Grid cybersecurity bill reintroduced in Senate

May 4, 2021, 12:01PMANS Nuclear Cafe

Murkowski

Sen. Lisa Murkowski (R., Alaska) last week reintroduced legislation from 2019 to enhance the security of the U.S. electric grid. According to Murkowski, the Protecting Resources on the Electric Grid with Cybersecurity Technology (PROTECT) Act would enhance electric grid security by incentivizing electric utilities to make cybersecurity investments.

Introduced in the Senate on April 28 as S. 1400, the bill would also establish a Department of Energy grant and technical assistance program to deploy advanced cybersecurity technology for utilities that are not regulated by the Federal Energy Regulatory Commission (FERC). Cosponsors of the PROTECT Act include Sens. Joe Manchin (D., W.Va.), Jim Risch (R., Idaho), Angus King (I., Maine), and Jacky Rosen (D., Nev.).

A word from the sponsors: “The threat of cyberattacks by foreign adversaries and other sophisticated entities is real and growing, and COVID-19 has not helped reduce the threat of cyberattacks on America’s networks, including our energy infrastructure,” Murkowski said.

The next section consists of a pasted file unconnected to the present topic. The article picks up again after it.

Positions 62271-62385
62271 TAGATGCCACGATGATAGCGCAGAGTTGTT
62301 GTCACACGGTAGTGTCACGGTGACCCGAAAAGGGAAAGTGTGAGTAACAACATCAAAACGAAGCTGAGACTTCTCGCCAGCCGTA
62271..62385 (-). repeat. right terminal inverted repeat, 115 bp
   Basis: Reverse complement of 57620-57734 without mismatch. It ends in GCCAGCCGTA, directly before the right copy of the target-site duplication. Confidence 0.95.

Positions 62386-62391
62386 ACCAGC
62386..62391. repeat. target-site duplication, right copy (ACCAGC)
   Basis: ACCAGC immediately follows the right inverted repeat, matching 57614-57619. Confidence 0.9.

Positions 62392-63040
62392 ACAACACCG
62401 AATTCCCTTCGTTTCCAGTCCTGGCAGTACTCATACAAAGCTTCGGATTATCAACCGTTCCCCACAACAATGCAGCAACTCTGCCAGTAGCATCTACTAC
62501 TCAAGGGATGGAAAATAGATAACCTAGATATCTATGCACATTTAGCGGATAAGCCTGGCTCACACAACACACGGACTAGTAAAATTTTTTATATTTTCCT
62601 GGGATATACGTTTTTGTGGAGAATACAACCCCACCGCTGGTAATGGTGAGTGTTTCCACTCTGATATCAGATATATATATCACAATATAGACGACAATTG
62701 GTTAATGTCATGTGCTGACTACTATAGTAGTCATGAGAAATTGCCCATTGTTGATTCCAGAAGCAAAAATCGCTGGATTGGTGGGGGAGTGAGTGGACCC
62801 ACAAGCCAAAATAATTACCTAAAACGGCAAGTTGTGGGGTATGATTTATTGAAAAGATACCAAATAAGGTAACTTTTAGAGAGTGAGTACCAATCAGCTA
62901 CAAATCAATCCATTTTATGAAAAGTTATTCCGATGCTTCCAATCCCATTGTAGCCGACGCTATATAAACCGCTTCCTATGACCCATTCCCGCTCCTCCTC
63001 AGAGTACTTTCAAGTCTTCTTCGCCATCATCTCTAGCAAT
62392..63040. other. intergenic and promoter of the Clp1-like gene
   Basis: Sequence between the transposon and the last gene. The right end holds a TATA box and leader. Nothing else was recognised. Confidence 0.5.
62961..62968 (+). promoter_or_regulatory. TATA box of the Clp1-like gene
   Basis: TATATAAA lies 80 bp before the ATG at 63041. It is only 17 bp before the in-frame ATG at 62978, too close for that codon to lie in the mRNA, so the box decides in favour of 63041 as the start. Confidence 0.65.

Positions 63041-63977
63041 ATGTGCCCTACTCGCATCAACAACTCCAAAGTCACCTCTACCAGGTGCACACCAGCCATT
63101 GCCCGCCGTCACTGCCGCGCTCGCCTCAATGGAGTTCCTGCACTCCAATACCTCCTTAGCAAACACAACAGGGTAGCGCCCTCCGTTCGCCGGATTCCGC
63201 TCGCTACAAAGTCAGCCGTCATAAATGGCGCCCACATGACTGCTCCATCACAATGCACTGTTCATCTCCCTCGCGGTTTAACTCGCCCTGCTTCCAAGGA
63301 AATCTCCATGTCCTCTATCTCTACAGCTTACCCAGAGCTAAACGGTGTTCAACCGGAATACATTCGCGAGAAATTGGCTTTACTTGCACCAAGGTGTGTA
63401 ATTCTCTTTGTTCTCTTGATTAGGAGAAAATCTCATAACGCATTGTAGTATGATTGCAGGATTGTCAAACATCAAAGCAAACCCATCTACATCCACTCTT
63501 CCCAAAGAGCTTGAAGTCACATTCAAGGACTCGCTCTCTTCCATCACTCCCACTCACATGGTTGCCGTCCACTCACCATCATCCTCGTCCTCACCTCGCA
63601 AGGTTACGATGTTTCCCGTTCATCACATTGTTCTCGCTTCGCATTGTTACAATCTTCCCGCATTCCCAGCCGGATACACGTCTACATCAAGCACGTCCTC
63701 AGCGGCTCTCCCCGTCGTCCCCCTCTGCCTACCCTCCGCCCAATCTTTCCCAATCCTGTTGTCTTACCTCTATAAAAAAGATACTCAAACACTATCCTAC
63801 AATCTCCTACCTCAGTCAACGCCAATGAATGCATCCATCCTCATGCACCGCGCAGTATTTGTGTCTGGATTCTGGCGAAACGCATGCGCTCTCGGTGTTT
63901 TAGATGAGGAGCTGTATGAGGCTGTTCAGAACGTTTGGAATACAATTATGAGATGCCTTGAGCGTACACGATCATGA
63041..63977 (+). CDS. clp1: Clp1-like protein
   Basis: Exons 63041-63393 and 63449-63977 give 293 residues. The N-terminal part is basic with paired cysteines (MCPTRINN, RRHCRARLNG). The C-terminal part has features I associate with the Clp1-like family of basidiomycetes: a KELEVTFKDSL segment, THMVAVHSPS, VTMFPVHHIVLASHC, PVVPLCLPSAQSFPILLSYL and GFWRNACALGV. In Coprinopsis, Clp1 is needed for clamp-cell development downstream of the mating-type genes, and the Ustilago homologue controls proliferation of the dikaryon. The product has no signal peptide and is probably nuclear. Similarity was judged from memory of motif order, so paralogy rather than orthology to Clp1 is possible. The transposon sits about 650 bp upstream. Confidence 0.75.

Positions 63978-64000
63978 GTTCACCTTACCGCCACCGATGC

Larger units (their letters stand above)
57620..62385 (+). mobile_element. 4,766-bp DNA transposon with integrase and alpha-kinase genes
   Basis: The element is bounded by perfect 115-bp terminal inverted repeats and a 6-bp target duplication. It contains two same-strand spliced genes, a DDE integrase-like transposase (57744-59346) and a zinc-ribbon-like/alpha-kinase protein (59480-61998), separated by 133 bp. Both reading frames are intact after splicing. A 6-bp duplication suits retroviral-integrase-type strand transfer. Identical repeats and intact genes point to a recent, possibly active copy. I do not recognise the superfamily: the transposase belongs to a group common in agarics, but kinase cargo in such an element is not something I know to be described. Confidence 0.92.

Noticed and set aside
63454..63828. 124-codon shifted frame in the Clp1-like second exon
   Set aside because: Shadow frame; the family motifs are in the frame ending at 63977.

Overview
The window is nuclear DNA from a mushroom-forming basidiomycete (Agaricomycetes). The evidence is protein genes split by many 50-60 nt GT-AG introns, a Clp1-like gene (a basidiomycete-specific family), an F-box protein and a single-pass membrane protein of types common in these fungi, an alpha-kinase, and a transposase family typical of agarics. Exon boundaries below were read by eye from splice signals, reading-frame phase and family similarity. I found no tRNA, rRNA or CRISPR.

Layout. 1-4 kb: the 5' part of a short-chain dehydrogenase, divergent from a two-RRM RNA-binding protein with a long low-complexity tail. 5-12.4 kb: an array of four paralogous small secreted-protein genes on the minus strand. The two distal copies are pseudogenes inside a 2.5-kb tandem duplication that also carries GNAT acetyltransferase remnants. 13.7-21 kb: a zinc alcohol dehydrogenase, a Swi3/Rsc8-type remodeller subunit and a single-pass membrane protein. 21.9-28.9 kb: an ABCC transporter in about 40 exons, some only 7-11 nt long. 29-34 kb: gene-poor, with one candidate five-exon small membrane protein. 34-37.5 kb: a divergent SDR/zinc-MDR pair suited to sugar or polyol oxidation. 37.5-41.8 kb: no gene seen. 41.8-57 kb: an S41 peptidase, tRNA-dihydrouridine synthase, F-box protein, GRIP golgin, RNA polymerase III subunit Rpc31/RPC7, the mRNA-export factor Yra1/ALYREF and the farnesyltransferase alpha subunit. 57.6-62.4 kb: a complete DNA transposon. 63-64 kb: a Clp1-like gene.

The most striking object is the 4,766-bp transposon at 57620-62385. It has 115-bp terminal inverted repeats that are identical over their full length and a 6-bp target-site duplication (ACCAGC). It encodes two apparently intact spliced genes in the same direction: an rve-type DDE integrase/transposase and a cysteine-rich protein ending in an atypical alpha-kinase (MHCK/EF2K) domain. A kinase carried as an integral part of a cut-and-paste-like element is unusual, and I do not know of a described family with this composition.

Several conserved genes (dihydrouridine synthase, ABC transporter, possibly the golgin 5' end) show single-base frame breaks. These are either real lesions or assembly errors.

Sen. Manchin added, “The reliability and resilience of our electric grid goes hand in hand with the economic and national security of the United States, so it’s critical that we’re two steps ahead in planning for unexpected events and threats. The PROTECT Act would create incentives for utilities to enhance their cybersecurity efforts and increase their resilience to attacks. I urge my colleagues on both sides of the aisle to support this common sense, bipartisan legislation to ensure we’re keeping our grid—and our nation—safe.”

Details: Key provisions of the bill include:

■ Directing FERC to issue a rulemaking on rate incentives for advanced cybersecurity technology.

■ Establishing a grant and technical assistance program at the DOE to deploy advanced cybersecurity technology on the electric systems of utilities that are not regulated by FERC. Examples include cooperatives and municipal utilities, as well as small investor-owned utilities that sell less than 4 million megawatt-hours of electricity per year.


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